Because it's made to nail into the stud next to it, which is what I need to do. However, it was more than 2" deep. The stud is 1.5" deep, and the drywall will be .5" deep. So that's not going to work. The metal box I used is 1.5" deep, which I can work with (I just need to substitute the screws that attach the box to the fixture's hanging strap for longer ones, but I've already found some in my stash that will work. I took apart the box and the light and fitted them together before I attached the box, just to make sure the assembly would work). Also before I attached the box, I traced it:
I'm going to need that tracing to cut out the right size hole in the drywall that goes on the closet ceiling. Oh, I also note that there were no ceiling (i.e., round) boxes in the store less than 2" deep that were meant to attach to a stud next to them. But I realized that the metal box had screw holes for a side bracket that I didn't need, so I could use the holes to screw it into the stud instead. I also remembered to hook the wire into the box before I put up the next ceiling beam:
That way I could loop the wire over the next ceiling beam where it needs to go, and be sure that I had enough at the end to wire the light.
So, I was supposed to get all the framing done this week, and I have two pieces that still need to be attached. I was also supposed to do the wiring, and this is all the "wiring" I've done:
Actually, I think running wire does count. But I still need to put conduit around it, and attach it to the light, the light switch, and the power source. So all that will now have to happen next week. Which is "sheet rock/taping/mudding" week, which is plenty of work in itself. Oh, and also, next week would be a good time to add some wide molding around that doorway - as you can see in the picture above, the plaster around it is starting to crumble, and covering it with wood is the simplest way I know to fix it. (I don't want to rip it off and redo it, and I'd want the door framed anyway, so there you are.) And also, while we're on the subject, the wiring is running down a ditch in the wall, which will need to be covered. Plus there's the wallpaper up there. This wallpaper:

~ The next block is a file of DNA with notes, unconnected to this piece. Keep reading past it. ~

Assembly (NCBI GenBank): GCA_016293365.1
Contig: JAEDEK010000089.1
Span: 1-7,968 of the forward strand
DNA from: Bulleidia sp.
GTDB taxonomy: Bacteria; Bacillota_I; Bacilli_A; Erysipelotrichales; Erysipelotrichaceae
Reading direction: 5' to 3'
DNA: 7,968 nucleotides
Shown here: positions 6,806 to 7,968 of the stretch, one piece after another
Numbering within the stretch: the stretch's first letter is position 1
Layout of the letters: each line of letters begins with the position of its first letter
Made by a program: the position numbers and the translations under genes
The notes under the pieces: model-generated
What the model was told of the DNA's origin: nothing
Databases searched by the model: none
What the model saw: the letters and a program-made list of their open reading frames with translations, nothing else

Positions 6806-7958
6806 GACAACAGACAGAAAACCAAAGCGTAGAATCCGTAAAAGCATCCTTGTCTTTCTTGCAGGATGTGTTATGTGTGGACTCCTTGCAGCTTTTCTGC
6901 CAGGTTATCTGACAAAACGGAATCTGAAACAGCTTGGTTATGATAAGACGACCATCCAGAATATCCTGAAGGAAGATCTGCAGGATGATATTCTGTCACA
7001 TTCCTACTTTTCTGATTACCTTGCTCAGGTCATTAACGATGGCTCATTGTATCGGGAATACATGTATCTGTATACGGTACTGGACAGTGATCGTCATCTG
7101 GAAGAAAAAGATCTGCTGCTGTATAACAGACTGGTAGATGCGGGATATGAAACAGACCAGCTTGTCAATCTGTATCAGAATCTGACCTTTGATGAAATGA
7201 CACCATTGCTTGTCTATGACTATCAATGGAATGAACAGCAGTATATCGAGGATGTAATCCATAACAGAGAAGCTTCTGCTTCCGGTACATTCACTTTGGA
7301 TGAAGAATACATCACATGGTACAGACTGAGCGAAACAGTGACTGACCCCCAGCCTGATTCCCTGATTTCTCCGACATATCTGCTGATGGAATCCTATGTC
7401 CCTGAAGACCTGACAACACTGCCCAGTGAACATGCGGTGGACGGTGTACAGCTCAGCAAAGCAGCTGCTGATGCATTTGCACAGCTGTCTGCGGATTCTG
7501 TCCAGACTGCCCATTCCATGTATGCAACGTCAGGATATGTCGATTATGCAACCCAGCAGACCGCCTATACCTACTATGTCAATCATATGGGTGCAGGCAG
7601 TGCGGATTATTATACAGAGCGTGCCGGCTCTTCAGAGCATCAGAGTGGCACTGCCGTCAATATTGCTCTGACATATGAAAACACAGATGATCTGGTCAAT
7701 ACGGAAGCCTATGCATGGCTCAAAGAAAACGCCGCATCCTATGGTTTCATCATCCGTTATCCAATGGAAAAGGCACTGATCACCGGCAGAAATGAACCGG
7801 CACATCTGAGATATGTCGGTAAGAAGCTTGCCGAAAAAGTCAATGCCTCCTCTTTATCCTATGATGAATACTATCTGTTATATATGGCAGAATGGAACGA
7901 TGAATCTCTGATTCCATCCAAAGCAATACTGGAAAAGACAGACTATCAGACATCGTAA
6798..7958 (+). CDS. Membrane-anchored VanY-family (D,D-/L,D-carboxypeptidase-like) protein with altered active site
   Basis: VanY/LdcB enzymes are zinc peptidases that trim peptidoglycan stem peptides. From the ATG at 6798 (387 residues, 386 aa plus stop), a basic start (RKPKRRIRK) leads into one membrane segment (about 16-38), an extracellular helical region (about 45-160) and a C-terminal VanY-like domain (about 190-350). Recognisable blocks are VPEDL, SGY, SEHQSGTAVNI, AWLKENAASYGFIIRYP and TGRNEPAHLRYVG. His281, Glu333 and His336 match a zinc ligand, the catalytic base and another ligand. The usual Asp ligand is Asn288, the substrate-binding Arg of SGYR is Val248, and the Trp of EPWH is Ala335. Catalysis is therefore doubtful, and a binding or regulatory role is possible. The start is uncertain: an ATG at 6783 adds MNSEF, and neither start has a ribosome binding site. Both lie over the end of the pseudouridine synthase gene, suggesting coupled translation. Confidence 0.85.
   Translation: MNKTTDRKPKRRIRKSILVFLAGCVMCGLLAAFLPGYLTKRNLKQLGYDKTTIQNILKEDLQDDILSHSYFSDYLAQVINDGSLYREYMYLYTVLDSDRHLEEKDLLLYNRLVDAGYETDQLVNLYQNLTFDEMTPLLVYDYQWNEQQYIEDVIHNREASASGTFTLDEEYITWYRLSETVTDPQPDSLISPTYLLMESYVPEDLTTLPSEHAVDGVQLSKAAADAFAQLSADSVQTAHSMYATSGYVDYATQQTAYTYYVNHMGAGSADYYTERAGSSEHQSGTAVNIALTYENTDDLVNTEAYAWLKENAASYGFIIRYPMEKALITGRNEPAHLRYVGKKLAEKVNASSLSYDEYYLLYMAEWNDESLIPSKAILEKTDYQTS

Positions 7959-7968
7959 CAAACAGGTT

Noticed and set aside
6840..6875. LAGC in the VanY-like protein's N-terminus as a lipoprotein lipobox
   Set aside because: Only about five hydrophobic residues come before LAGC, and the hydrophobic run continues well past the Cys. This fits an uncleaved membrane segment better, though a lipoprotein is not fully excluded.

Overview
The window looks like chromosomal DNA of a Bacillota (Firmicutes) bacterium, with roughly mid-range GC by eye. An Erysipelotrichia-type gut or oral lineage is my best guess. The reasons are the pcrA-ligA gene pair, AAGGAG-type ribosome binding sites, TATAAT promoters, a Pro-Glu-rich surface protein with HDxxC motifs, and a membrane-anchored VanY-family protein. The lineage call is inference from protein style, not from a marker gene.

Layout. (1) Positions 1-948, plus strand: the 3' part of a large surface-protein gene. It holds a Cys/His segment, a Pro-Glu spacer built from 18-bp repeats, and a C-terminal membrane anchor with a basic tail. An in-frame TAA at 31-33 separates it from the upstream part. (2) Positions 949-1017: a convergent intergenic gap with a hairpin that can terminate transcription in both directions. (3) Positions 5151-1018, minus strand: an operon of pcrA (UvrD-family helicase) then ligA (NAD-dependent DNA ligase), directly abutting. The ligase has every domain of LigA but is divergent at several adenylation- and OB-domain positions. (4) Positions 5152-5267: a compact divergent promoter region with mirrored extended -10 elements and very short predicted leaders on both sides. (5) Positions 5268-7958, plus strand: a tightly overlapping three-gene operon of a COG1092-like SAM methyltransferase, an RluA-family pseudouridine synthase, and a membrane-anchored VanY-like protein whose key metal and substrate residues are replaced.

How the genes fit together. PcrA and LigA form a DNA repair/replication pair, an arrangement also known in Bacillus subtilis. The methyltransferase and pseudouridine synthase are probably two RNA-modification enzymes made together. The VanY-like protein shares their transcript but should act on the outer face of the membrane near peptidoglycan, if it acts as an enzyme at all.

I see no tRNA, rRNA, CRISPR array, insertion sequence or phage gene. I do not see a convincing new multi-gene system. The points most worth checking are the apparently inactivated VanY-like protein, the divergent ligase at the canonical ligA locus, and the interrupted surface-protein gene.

It's old - I don't know whether it's original. It's really cool, but I can't save it, both because the area I have is so small, and because the plaster behind the paper is really crumbling. I have saved a scrap of the paper to frame, but my plan for that whole wall is that after I get the wiring in, I'm going to cover that entire (small) wall of the closet with a piece of 3/16" thick luaun (plywood), which I already have left over. That will cover the wallpaper portion, the ditch, and the (perfectly sound) green wall on the other side. Since it's not very thick, it shouldn't be too obtrusive, and will even leave the baseboard showing at the bottom. But, I will have to cut it carefully around the light switch, which will be a pain. Oh, and I have to patch the flooring, too! And that giant hole in the plaster...
Next week should be fun. Pray for me.
Sharing in Linda's round-up of ORC copycats here.